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Staff photo by Tim Barber / President Trump, shown here at McKenzie Arena in Chattanooga in 2018, is favored for re-election by 53% of Tennesseans who plan to vote in the presidential election, a new poll shows.

CORRECTION: Any earlier version of this story misspelled the name of Applied Social Research Lab Director Morgan Kidd.

NASHVILLE — A new poll finds Tennesseans continue to favor Republican candidates in the GOP-leaning state while also revealing close partisan divisions on a coronavirus-related political issue: whether to let all voters cast ballots by mail in 2020 elections.

The April 22 to May 1 Tennessee Poll was conducted by the Applied Social Research Lab at East Tennessee State University. Pollsters reached 618 adults in the multi-issue survey with a slightly smaller subset of 536 people who said they intended to vote or were likely to vote for president.

Of those, 53% said they favored President Donald Trump, who in 2016 won Tennessee with 60.7% of the vote. Thirty-six percent said they backed Democrat Joe Biden. Trump continues to enjoy staunch backing among Republicans with 94% supporting his re-election. Just 4% of Democrats said they supported the president.

Among independents, pollsters said support is "much more complicated" with independents favoring Trump over Biden by a 10 percentage point margin of 37% to 27%. And 22% of independents said they will vote for another candidate, while 14% remain undecided.

Trump's highest overall support was at 65% in traditionally Republican East Tennessee with just 27% of those surveyed stating they would vote for Biden — a 38 percentage point margin.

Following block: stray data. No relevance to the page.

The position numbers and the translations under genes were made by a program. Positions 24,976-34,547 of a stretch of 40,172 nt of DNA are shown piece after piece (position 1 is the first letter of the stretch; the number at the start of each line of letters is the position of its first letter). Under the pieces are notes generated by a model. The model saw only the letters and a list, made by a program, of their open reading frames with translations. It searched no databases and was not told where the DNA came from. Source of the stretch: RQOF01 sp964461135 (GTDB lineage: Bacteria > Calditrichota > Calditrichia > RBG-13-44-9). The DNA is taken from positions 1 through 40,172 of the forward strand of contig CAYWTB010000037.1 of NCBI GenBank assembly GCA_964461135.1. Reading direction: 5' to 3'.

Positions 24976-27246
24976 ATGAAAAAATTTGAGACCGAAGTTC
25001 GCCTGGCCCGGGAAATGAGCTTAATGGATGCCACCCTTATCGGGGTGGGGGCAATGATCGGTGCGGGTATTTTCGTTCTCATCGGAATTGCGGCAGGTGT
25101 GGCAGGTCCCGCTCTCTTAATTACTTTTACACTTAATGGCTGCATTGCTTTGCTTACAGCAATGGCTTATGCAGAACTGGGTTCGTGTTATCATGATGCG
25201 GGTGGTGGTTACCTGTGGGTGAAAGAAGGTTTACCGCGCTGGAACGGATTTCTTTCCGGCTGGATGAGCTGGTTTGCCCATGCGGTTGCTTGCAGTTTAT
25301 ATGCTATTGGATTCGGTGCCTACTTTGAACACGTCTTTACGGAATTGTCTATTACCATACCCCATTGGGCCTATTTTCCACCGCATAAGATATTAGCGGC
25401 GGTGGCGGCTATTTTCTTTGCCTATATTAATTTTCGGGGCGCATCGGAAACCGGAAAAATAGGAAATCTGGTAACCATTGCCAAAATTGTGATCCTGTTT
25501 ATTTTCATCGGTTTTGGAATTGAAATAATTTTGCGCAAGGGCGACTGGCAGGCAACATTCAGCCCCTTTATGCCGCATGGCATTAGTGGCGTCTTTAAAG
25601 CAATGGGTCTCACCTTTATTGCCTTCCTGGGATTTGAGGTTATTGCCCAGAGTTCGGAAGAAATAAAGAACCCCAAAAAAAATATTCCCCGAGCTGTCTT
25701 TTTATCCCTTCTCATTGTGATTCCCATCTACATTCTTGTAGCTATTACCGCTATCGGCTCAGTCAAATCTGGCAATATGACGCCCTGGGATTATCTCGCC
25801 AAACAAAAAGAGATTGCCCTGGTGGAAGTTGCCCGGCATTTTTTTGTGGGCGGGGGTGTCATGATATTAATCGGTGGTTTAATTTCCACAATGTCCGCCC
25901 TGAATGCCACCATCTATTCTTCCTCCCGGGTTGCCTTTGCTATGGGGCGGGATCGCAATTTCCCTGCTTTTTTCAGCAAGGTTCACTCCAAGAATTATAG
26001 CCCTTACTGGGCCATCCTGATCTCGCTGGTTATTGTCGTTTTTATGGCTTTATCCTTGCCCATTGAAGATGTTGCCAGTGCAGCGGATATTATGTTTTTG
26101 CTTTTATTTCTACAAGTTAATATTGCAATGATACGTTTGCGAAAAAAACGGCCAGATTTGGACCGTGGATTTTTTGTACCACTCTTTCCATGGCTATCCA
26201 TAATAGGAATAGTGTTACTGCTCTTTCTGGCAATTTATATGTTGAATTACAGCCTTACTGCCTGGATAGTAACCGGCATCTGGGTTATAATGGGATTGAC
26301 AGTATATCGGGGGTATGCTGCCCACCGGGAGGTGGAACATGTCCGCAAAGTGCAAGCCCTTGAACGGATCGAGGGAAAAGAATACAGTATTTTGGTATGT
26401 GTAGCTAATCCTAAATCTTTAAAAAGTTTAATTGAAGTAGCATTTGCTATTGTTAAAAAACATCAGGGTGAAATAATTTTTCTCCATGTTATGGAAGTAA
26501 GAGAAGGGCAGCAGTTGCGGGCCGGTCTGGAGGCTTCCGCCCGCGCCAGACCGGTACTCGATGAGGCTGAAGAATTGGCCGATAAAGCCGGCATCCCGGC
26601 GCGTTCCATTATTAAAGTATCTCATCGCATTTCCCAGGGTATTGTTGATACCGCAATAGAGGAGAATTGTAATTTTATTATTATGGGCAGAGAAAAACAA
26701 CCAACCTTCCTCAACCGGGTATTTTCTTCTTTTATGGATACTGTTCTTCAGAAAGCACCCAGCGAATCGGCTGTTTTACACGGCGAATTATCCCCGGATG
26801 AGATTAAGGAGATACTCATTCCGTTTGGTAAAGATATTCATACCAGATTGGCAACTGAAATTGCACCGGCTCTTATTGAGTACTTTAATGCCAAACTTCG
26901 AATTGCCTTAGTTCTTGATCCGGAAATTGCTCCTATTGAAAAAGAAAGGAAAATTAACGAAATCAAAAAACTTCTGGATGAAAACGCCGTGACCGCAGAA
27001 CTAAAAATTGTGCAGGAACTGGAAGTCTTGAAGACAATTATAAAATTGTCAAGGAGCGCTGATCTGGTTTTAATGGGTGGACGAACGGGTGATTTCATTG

The margin of error for the overall 618-person sample was plus or minus 3.9% while the margin of error for statewide presidential and political questions posed to the 536 subset was plus or minus 4.2%. Margins of error grow for smaller groups.

In this year's race to replace retiring Republican U.S. Sen. Lamar Alexander, a plurality of 43% said they wanted another Republican elected. Twenty-six percent favored a Democratic candidate, while another 26% said the party of Alexander's successor didn't matter.

On a generic ballot of U.S. House contests in Tennessee, poll respondents favored Republican candidates to Democratic candidates by a 13 percentage point margin. Republicans currently occupy seven of the state's nine congressional seats.

The survey's authors are ETSU's Applied Social Research Lab Director Dr. Kelly Foster, an associate professor in the university's Department of Sociology and Anthropology, ASRL Assistant Director Morgan Kidd and Dr. Rich Clark, a political professor at Castleton University in Vermont.

 

Mail-in ballots, COVID-19

While a recent Gallup Poll found 64% of American adults favor "allowing all voters to vote by mail or absentee ballot" in this year's presidential election due to the COVID-19 pandemic, sentiment was far more divided among Tennesseans, the ETSU poll found.

The issue has been raging at the state level where Tennessee Secretary of State Tre Hargett, a Republican, and other GOP officials have refused to accede to demands by Democrats and others demanding an expansion of the ability to vote absentee this year given the push for social distancing to stop the spread of the virus. A federal lawsuit been filed.